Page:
The performance/production: Decent and dissapointing, respectively. Drums sound a little dirty, but very natural. I really don't mind the drum production at all. I appreciate the lack of click-clacky trigger happy kicks. The guitarists are fairly tight here and play some bad ass riffs... but that tone is horrible! So scooped and buzzy. I'm in the process of tabbing the excellent second track 'Anointed in Servitude' and am often having to listen to the bass to make out what is going on. That implies that the bass is audible, which it is... which is nice. The vocals are pretty decent. He growls with a decent amount of ennunciation. At times he might sound a little cheesy, though. I really don't like to listen to this album through headphones, due largely to the awful guitar tone. It's great fun blasting this bad boy out of some speakers, though. The production doesn't strike me as being quite up to par for a death metal album released in 1995.

These are the roots of... something... - 42%

Noktorn, January 31st, 2008

Once upon a time, Internal Bleeding was a crappy Suffocation clone instead of a uniquely crappy death metal/hardcore hybrid, and in this style, they turned out one album called 'Voracious Contempt'. The year of this album was 1995, which was the height of both death metal sucking and second-string underground death metal labels like Pavement being willing to put out just about anything in the wake of Roadrunner offering up their roster of DM groups as a sacrifice to the Gods Ov Capitalism. This is a very important thing to remember, because I can assure you that in NO OTHER YEAR would Internal Bleeding ever be signed by a decent label. At least, that's what I like to think. I love to pretend that there aren't labels who will release such mind-numbingly mediocre music onto the metal public. With this capacity for self-deception you'd think I would have liked the latest Obituary album!

Musically, 'Voracious Contempt' sounds almost exactly like Suffocation's 'Pierced From Within' (which was conveniently released five months prior to this album). Granted, it lacks the very convoluted riffing and song structures and abstract themes of that band, but every track on this album is pretty much a straight-up clone of 'Thrones Of Blood'. Remember that song's breakdown? Remember how it became the prototypical breakdown for just about every NYDM song that came out for, oh, a decade after it? Well, Internal Bleeding was clearly riding that wave hard, because every track has that same, sludgy "CHUN... CHUN... CHUN..." break. There are some blasting sections with mostly inaudible tremolo riffing, lots of midpaced, hardcore-inspired grooves, and lots of guttural, somewhat burping growls. There's also a constant procession of start/stop chug riffs over double bass that all sound pretty much exactly like each other.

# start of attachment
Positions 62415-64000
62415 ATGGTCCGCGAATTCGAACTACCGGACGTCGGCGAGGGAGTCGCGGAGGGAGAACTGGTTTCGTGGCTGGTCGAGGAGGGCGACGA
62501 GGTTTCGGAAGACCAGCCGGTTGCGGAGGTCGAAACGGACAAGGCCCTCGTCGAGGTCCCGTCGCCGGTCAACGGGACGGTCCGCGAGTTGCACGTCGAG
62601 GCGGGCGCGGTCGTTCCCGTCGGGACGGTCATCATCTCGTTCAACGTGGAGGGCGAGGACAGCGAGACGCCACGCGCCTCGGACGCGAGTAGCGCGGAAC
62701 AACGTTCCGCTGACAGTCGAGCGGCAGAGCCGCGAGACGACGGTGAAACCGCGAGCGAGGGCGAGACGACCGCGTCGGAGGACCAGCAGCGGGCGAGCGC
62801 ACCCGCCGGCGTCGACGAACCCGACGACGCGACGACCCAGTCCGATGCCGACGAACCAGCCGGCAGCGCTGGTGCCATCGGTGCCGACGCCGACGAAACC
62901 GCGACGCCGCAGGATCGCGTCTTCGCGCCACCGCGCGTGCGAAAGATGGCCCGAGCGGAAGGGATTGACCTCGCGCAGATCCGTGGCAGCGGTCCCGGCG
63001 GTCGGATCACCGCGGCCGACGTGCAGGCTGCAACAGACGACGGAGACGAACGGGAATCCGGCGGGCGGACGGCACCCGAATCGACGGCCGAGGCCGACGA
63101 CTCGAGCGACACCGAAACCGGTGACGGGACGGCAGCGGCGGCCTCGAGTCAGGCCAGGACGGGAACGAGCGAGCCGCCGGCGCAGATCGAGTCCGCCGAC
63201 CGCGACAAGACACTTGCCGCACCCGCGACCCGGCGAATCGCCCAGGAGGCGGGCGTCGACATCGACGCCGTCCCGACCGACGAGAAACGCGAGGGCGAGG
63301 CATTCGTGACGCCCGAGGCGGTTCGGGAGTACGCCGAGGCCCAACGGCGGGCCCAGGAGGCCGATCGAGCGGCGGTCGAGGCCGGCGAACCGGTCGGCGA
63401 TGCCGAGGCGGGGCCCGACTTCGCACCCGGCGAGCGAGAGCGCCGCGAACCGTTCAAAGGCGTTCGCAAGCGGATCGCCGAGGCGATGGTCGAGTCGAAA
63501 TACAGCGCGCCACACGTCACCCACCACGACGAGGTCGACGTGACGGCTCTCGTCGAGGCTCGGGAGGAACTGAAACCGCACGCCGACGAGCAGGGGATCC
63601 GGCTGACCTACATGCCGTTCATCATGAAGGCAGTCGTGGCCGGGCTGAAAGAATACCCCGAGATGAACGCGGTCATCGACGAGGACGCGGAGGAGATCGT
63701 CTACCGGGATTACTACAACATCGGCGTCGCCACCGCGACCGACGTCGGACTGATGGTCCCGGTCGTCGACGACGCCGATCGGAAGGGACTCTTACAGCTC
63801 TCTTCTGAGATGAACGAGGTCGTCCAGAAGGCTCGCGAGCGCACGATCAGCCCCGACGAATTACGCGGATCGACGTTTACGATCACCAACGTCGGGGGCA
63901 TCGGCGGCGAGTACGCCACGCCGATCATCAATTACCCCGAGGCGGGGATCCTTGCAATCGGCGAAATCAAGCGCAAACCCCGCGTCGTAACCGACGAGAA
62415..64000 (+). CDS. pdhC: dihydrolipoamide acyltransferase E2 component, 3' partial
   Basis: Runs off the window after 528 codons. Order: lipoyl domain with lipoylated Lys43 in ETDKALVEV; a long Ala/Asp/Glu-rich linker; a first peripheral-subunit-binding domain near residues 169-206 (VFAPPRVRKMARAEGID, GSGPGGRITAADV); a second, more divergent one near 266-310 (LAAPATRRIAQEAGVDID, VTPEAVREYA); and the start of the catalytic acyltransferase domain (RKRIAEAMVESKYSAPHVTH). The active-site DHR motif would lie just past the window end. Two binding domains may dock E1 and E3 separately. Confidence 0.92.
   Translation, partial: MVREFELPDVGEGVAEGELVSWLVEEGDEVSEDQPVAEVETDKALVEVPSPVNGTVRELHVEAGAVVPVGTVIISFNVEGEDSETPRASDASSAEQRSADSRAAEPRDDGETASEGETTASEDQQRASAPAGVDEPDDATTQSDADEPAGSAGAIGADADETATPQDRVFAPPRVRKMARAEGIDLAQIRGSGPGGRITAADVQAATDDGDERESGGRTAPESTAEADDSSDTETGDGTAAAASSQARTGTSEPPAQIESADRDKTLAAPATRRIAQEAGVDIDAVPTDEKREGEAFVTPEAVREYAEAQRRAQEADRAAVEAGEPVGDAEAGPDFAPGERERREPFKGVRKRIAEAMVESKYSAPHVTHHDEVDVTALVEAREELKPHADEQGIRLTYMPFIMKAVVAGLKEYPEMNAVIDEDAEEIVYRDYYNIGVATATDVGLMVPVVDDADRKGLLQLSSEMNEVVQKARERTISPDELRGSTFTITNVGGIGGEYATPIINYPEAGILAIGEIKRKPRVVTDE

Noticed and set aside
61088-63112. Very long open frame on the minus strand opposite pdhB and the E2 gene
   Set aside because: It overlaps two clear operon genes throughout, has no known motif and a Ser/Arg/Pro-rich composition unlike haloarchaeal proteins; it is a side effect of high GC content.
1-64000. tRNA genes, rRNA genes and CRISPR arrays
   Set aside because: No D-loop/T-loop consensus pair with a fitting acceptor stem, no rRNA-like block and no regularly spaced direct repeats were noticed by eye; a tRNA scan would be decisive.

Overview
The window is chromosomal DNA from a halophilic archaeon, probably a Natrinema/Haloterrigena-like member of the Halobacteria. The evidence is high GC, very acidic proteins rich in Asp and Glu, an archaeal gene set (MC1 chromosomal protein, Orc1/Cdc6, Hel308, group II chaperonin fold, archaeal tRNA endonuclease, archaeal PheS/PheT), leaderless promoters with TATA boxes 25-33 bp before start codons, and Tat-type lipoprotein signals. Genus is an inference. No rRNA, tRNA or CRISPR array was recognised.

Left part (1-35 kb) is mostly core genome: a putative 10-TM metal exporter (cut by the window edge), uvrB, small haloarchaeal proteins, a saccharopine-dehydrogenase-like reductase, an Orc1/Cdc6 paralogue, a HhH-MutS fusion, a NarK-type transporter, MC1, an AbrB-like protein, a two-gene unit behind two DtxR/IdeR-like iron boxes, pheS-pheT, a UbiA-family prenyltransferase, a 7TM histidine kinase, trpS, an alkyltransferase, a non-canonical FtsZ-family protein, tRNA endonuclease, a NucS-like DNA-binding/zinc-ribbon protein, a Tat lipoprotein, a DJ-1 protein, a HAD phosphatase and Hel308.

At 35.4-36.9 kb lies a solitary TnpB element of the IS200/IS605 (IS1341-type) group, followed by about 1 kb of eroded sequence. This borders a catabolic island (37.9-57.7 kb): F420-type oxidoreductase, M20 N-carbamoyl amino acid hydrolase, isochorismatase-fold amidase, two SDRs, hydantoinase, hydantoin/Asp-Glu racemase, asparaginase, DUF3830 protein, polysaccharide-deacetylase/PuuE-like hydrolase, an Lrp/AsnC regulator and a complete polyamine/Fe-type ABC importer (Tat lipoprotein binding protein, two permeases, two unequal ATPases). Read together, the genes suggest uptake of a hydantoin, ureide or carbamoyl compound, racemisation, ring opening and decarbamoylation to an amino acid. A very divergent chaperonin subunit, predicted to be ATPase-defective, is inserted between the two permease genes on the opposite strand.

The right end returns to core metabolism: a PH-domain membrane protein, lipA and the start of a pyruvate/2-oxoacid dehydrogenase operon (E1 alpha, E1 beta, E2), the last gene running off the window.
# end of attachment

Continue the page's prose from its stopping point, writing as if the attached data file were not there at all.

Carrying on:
One of the big things that prevents this from being a mediocre yet enjoyable piece of brutal death metal is the production. It's got that mid to low level studio production of a lot of mid-'90s DM groups, with decent sounding drumming, somewhat submerged vocals, and way overly distorted guitars recorded at too high a volume to preserve any modicum of tone. Same thing happened to Suffocation on, surprise surprise, 'Pierced From Within'; the distortion gets to the point where you can't actually, you know, hear the difference between notes, preventing coherent riffs from being composed. This alone pretty much damns the album from ever being in regular rotation from me. Mortician can get away with it. Internal Bleeding can't.

The only other real detail to speak of when it comes to this album is of influence. While listening to 'Voracious Contempt', you can actually pick out a lot of riffs that seem very ahead of their time; many of the groove riffs sound like modern slams that a band like Devourment would use, and many people do suggest that Internal Bleeding is one of the bands that really coined the concept of slam death, if not the name or a real grasp of what the style was. At the same time, though, I don't know how much of this is slam death and how much of it is just overblown Suffocation worship that sort of blindly stumbled into the 'slam' sound by accident. Internal Bleeding sounds like slam death in a lot of ways, but slam death doesn't really sound like Internal Bleeding; I'd argue that the biggest thing here is the fusion of hardcore and death metal (though more limited than on later albums).

Internal Bleeding got somewhat better from here, but this really wasn't a promising start. If you're trying to start a museum for random Suffoclones, you might as well pick it up, but I don't see a real reason why. You'll never remember any of the songs, riffs, or lyrics, and it's not even that pleasant when it's going on. It's easy to ignore, and doing so isn't really a bad idea.